re/direct: Greg Scott

These are exciting times at SSRC and in the College more generally.  As we head into the summer and on into the new academic year, SSRC is going to be stronger than ever.  Before telling you about some of our upcoming initiatives, let me give you an idea of why we’re feeling fitter than ever.  First, earlier this year we brought on a new full-time staff Research Associate.  Please allow me to introduce her: Jessica Speer is a researcher with an advanced degree in library and information science, which gives her a unique set of skills to bring to social science research. Her research interests include human information-seeking behavior and data management and preservation, as well as using new technologies and media in research, education, and training. In her free time, she plays music with her husband and is working on a preservation strategy for their collection of more than 10 years of master tapes from their DIY record label, Colonial Recordings USA.  Aside from being an exceptionally competent social science researcher, Jessica is quite simply a really good person.  Please join me in welcoming her to DePaul … and feel free to come by and pay her a visit, seek her assistance on your research project, or drop off your own favorite mix tape!

The other reason we’re feeling particularly fit is that we’ve spent a good deal of time reflecting on and refining SSRC’s mission.  We exist as a kind of in-house “consulting” enterprise dedicated to building social research capacity among the faculty-scholars in the College of Liberal Arts and Social Sciences. Methodological consultation is our bread and butter. From ethnography to qualitative interviews to hierarchical linear modeling of secondary data sets, no research design, method, or technique lies outside our range of expertise.  In addition to being methodology consultants, we’re also here to provide you with assistance in finding and obtaining funding and to help you “translate” your research into lay terms and then get it out into the public sphere using new social media information technologies.  So … from nuts to soup, your research is our business.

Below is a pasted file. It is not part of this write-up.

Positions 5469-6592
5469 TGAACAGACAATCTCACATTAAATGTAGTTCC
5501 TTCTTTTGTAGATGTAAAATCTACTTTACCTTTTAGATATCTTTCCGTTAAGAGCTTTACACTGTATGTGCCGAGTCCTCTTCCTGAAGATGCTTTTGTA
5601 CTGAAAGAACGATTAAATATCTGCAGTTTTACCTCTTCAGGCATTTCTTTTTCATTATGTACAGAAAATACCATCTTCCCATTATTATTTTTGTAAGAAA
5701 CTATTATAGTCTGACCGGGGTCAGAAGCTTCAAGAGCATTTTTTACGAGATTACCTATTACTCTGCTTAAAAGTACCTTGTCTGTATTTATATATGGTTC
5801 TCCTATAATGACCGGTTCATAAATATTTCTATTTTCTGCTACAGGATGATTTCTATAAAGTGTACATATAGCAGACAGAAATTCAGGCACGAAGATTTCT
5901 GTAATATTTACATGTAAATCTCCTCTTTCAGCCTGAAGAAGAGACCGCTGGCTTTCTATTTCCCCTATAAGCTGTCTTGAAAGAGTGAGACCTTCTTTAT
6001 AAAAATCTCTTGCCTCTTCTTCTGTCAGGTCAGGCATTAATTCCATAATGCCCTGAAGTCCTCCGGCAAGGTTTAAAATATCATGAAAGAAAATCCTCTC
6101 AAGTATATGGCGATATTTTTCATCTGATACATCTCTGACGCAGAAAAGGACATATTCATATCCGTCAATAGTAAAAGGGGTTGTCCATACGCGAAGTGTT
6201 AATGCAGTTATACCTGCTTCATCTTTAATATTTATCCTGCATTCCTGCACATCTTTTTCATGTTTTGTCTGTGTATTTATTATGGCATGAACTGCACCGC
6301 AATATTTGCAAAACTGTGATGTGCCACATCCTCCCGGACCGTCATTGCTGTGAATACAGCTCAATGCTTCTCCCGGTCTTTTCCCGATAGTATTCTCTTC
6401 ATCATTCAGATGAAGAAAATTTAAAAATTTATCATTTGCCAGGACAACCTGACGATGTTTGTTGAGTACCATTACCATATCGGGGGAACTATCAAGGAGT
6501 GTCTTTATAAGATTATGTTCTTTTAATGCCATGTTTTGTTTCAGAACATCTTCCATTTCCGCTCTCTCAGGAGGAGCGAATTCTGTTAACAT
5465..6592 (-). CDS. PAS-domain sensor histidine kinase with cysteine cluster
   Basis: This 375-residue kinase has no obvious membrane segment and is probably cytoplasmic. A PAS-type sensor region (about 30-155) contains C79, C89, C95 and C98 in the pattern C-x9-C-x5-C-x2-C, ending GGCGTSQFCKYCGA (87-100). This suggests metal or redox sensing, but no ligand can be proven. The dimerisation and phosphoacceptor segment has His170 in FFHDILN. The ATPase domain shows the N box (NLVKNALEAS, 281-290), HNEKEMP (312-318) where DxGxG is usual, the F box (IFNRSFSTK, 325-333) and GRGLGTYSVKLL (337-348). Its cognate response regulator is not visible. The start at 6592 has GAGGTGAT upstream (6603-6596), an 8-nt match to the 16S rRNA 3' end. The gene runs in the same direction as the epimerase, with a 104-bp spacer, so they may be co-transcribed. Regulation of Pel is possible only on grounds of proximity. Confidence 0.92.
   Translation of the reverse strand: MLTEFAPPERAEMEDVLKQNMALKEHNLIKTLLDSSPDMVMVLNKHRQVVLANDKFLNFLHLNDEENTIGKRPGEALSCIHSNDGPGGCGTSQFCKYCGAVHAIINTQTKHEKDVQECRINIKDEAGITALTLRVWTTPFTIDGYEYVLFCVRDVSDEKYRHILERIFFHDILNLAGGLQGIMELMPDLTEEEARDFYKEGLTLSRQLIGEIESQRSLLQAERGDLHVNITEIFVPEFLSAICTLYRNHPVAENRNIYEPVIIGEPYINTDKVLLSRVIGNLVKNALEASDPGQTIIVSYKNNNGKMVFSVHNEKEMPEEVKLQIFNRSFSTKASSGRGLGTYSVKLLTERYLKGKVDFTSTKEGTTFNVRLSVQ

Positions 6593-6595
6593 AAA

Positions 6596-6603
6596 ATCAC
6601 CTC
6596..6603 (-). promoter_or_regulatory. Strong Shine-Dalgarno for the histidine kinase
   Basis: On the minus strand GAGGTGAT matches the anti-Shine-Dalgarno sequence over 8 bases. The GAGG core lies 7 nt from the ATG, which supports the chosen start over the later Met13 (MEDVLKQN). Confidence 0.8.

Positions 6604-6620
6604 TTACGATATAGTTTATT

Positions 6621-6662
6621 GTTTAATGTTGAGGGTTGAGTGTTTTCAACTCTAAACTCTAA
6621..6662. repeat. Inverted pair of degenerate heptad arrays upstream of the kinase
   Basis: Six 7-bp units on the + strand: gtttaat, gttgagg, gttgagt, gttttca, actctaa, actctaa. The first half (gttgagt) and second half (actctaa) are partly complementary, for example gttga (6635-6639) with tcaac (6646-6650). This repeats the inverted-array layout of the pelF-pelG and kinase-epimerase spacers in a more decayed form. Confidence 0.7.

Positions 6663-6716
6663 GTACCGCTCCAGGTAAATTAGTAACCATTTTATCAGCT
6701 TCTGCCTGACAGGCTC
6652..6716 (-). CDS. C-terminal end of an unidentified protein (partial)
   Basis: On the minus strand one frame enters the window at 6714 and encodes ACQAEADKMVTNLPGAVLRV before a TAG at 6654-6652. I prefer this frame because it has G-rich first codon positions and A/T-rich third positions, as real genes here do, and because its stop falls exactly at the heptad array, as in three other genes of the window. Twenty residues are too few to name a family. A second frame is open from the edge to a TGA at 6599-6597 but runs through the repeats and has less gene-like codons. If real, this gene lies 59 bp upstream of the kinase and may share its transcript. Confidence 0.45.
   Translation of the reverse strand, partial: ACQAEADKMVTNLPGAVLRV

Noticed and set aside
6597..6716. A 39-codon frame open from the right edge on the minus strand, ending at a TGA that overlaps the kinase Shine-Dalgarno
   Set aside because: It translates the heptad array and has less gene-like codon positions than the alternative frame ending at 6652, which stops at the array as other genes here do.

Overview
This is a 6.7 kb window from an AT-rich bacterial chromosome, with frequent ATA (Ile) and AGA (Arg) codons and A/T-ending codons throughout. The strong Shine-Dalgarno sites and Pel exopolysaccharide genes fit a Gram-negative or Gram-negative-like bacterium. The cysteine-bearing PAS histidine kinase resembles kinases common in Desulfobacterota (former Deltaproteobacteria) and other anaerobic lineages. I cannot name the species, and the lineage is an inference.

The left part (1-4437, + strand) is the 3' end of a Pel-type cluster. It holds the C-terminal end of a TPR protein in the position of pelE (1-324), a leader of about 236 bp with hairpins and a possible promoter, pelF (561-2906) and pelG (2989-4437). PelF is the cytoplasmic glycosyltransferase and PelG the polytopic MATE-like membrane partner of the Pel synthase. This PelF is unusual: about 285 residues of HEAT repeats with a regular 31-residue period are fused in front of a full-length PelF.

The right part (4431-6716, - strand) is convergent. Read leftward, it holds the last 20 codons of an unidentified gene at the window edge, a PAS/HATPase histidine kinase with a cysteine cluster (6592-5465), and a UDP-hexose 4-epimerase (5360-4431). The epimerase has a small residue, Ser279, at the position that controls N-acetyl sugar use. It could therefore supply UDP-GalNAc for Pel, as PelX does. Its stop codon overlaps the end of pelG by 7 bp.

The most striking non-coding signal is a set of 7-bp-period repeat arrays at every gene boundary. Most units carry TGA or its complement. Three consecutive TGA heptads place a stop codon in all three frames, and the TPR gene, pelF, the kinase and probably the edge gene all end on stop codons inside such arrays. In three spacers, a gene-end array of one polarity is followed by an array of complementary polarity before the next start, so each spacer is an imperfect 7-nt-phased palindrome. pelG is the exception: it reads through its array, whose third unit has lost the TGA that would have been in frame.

Speaking of business, we have so many new initiatives on the horizon. As you’ll see in this newsletter, we’ll soon be offering workshops on NVivo 9, the lastest edition of the qualitative data analysis software (QDAS) program popular among PC users.  In the fall, I’ll be teaching a workshop on HyperResearch, a 25+ year old QDAS program that runs native on the Mac OSX platform. Also in the autumn we’ll be convening a series of working groups comprised of faculty and advanced graduate students who share a common interest in “visual” social science — the use of photographic and/or videographic evidence as data and/or as a vehicle for the conveyance of research results, findings, and/or implications.  Another working group will focus on the use of new social media and information technologies to present research results in the public realm.  More on these working groups to come … please stay tuned.  Finally, near the end of the fall term we’ll be starting up a speaker series — a kind of “brown bag” colloquium on research methods where experts from within and outside DePaul come to share their wise ways with us.

As I said, these are some really exciting times at SSRC and in the College more generally.  SSRC has matured rapidly into what I would call a real powerhouse research methodology consulting group. The professional staff and graduate research assistants who work here are all top flight — they’re very good at what they do, but they’re also just really neat people. So if you haven’t come by to see us yet, please do so soon.  You don’t need to have a question or problem with your data or a poster to print for a conference or a request for conference room space or need to borrow audio-video recording equipment … just drop by for a friendly chat over a cup of freshly brewed Eight O’Clock Bean Coffee.  I guarantee you’ll be glad you did.

Greg Scott, PhD
Director, Social Science Research Center

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Author: streetprof

Sociologist, documentary filmmaker, aficionado of maudlin ballads, dive bars, worn fretboards, black and white photographs, reels of film, all that is palpable, and not.

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